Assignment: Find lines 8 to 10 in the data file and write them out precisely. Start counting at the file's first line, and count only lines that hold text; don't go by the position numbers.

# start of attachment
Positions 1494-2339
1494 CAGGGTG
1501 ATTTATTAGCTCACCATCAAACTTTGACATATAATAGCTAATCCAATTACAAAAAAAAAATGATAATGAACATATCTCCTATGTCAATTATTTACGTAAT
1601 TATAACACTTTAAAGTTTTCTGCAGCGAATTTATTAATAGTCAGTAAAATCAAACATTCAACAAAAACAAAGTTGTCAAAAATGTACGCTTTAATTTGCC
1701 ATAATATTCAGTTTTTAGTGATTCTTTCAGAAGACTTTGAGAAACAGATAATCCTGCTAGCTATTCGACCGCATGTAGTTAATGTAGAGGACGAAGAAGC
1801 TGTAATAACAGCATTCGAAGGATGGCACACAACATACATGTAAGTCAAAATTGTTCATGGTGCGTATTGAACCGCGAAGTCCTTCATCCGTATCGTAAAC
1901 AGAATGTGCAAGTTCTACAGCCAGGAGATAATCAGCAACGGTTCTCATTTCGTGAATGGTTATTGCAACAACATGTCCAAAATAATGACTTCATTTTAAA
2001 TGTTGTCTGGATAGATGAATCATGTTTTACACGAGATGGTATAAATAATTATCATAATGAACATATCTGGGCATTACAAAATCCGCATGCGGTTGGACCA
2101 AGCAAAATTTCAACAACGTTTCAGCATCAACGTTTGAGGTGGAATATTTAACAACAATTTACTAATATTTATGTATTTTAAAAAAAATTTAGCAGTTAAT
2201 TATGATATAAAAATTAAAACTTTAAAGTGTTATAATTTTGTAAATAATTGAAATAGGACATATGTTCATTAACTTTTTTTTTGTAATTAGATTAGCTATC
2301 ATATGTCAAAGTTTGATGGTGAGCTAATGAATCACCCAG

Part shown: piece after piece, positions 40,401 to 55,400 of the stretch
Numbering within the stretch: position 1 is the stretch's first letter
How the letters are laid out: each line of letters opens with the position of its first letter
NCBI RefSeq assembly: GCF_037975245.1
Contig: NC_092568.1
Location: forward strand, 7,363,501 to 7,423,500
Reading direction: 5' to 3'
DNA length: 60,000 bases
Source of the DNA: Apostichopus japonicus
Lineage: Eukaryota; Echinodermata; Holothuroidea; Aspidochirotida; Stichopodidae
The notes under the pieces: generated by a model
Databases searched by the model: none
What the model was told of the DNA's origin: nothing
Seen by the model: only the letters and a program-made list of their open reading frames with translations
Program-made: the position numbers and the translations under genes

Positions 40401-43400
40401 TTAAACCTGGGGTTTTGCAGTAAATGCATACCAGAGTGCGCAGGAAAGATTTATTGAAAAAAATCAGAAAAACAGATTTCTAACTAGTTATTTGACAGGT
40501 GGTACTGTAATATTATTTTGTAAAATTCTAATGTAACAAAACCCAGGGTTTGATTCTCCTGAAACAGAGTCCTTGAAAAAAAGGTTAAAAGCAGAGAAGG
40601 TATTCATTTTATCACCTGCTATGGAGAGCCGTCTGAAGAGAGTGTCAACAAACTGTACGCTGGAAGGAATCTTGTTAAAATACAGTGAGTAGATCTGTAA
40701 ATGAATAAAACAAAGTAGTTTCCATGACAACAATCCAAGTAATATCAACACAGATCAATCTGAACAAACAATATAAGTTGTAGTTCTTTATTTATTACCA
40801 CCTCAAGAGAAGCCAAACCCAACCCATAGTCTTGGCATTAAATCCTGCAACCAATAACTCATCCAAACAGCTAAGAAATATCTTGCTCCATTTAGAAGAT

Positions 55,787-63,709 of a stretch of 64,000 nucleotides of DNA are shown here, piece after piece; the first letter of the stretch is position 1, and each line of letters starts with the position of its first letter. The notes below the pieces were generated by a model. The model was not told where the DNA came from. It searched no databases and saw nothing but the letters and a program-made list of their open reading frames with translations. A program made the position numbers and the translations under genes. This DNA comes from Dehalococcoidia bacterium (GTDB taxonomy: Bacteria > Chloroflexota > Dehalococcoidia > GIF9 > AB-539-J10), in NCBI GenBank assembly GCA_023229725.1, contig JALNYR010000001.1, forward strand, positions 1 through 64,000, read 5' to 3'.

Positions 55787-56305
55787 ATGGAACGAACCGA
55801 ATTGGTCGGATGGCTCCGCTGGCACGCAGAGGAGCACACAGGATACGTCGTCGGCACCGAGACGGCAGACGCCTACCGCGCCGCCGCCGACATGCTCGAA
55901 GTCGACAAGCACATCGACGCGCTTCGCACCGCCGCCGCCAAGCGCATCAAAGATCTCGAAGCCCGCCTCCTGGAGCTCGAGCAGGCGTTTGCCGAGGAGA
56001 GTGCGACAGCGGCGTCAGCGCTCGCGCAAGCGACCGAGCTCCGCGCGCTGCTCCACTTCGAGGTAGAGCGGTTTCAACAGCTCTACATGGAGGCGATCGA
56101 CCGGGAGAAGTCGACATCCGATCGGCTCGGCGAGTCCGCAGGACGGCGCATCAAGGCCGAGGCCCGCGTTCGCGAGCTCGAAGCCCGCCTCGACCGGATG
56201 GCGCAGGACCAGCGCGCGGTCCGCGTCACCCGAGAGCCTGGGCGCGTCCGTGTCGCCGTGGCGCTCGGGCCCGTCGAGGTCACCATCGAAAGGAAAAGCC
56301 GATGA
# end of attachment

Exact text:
2001 TGTTGTCTGGATAGATGAATCATGTTTTACACGAGATGGTATAAATAATTATCATAATGAACATATCTGGGCATTACAAAATCCGCATGCGGTTGGACCA
2101 AGCAAAATTTCAACAACGTTTCAGCATCAACGTTTGAGGTGGAATATTTAACAACAATTTACTAATATTTATGTATTTTAAAAAAAATTTAGCAGTTAAT
2201 TATGATATAAAAATTAAAACTTTAAAGTGTTATAATTTTGTAAATAATTGAAATAGGACATATGTTCATTAACTTTTTTTTTGTAATTAGATTAGCTATC